SPE Online Education
EOR While Fracturing: Unconventional Rock-Fluid Interactions
Includes a Live Event on 06/15/2020 at 4:00 PM (EDT)
Unconventional oil production using horizontal drilling and multi-stage hydraulic fracturing has pushed the U.S. crude supply to over 10% of global production. However, only 5-10% of the original oil in place is typically recovered after massive fracturing operations. What is the next boom in development of unconventional resources? More aggressive drilling and fracturing or more effective techniques to recover the remaining oil using existing wells? Combined analyses of early-time production data and laboratory results suggest that well performance is influenced by rock-fluid interactions during extended shut-in periods after fracturing operations. Therefore, optimizing fracturing fluid formulation and operational parameters such as injected fluid volume and shut-in time can lead to enhanced oil recovery while fracturing. Laboratory analysis of downhole cores show that the residual oil is mainly trapped in porous organic matter, which is strongly water repellent. Recently, surfactants and nano-sized particles have been designed as fracturing additives to change rock wettability towards more water-wet conditions. Field examples show that using such additives in fracturing water can improve well productivity after extended shut-in periods. Alternatively, visualization experiments show that CO2 and natural gas can diffuse into and swell or vaporize the oil trapped in the organic pores. Such mechanisms can explain the success of recent huff-n-puff operations using natural gas or CO2 in some unconventional reservoirs.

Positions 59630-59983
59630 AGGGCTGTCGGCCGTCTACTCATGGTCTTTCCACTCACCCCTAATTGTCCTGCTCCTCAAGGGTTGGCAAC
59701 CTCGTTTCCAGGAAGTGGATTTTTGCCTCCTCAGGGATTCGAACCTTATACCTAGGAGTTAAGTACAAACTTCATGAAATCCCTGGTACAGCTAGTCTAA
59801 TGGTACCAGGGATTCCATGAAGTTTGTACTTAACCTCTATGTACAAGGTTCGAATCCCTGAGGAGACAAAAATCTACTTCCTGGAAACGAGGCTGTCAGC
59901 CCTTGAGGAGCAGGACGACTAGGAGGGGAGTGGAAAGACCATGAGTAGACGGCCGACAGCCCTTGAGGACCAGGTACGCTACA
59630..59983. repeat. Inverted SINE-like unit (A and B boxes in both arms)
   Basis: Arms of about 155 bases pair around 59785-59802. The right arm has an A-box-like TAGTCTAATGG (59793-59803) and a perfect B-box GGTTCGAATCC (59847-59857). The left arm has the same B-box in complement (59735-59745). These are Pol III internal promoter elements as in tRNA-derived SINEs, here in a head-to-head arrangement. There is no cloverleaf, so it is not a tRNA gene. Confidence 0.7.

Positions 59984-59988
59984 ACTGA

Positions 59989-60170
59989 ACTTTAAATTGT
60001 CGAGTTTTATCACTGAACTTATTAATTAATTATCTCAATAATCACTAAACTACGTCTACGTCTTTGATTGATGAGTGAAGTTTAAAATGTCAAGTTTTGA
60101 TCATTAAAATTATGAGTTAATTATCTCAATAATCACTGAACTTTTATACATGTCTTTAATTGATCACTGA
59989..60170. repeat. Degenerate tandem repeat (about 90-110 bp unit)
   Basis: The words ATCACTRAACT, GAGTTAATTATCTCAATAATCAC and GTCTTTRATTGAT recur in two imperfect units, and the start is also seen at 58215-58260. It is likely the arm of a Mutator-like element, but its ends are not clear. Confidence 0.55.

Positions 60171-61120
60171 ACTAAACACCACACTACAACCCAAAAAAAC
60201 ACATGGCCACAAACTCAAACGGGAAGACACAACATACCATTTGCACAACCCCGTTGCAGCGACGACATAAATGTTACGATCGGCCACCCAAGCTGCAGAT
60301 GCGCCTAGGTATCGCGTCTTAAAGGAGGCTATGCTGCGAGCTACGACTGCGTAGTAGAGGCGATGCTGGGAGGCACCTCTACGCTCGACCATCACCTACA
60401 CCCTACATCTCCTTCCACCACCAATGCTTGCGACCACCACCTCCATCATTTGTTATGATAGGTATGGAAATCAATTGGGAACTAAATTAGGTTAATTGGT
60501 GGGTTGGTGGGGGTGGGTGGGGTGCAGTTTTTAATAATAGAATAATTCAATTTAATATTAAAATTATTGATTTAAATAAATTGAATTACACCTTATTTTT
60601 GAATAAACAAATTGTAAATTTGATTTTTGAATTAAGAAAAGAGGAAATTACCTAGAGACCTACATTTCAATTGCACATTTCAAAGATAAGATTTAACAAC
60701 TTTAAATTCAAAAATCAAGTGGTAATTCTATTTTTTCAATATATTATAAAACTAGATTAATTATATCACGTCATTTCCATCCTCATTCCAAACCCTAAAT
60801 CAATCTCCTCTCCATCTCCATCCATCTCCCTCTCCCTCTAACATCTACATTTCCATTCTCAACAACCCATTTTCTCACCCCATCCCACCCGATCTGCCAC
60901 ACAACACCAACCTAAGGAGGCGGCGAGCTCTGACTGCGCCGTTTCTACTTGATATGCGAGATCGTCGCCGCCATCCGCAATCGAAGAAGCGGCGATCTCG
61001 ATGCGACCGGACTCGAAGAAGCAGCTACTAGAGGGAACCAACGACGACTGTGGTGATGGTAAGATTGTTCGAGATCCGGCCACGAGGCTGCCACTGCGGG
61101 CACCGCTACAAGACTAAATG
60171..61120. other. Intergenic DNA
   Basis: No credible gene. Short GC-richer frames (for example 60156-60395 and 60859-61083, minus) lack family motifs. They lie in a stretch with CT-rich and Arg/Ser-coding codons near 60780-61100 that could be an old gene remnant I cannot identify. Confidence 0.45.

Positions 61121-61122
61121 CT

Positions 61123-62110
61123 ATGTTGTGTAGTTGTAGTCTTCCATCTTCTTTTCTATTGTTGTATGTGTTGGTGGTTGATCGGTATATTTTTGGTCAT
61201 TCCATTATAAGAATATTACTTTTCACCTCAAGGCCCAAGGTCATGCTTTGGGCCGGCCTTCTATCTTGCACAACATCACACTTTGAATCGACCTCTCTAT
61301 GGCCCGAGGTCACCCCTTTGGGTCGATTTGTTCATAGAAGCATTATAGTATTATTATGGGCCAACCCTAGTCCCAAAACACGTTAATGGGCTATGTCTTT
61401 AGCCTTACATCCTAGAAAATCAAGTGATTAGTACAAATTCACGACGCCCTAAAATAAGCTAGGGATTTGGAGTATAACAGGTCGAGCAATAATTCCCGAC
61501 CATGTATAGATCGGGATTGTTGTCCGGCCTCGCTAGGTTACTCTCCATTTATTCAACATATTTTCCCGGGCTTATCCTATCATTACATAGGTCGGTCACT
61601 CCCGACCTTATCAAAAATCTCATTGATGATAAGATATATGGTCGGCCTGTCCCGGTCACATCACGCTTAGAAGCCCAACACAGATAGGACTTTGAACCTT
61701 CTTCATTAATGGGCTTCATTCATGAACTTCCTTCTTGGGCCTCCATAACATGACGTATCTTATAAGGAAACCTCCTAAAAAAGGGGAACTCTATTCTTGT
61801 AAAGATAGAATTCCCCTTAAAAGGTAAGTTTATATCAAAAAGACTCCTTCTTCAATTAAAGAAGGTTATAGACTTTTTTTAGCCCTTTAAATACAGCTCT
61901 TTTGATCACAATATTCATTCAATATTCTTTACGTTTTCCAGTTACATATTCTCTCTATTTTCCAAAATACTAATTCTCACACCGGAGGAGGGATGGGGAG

All content contained within this webinar is copyrighted by Dr. Hassan Dehghanpour and its use and/or reproduction outside the portal requires express permission from Dr. Hassan Dehghanpour.
Dr. Hassan Dehghanpour
Associate Professor, Department of Civil and Environmental Engineering, University of Alberta
Dr. Hassan Dehghanpour is an associate professor in the Department of Civil and Environmental Engineering at the University of Alberta. His primary research interests include measurement and modeling of multiphase flow through porous media for EOR applications in unconventional reservoirs. Hassan has authored more than 100 refereed-journal and conference papers in this area. He is the recipient of the 2014 SPE Young Member Outstanding Service Award and the Canadian Region 2015 SPE Distinguished Achievement Award for Petroleum Engineering Faculty. He has served on the program committee of several SPE conferences, and is currently an associate editor of the Journal of Petroleum Science and Engineering. Hassan holds two bachelor’s degrees (in mechanical and petroleum engineering) from Sharif University of Technology, and a master’s degree from the University of Alberta and a PhD degree from the University of Texas at Austin, both in petroleum engineering.
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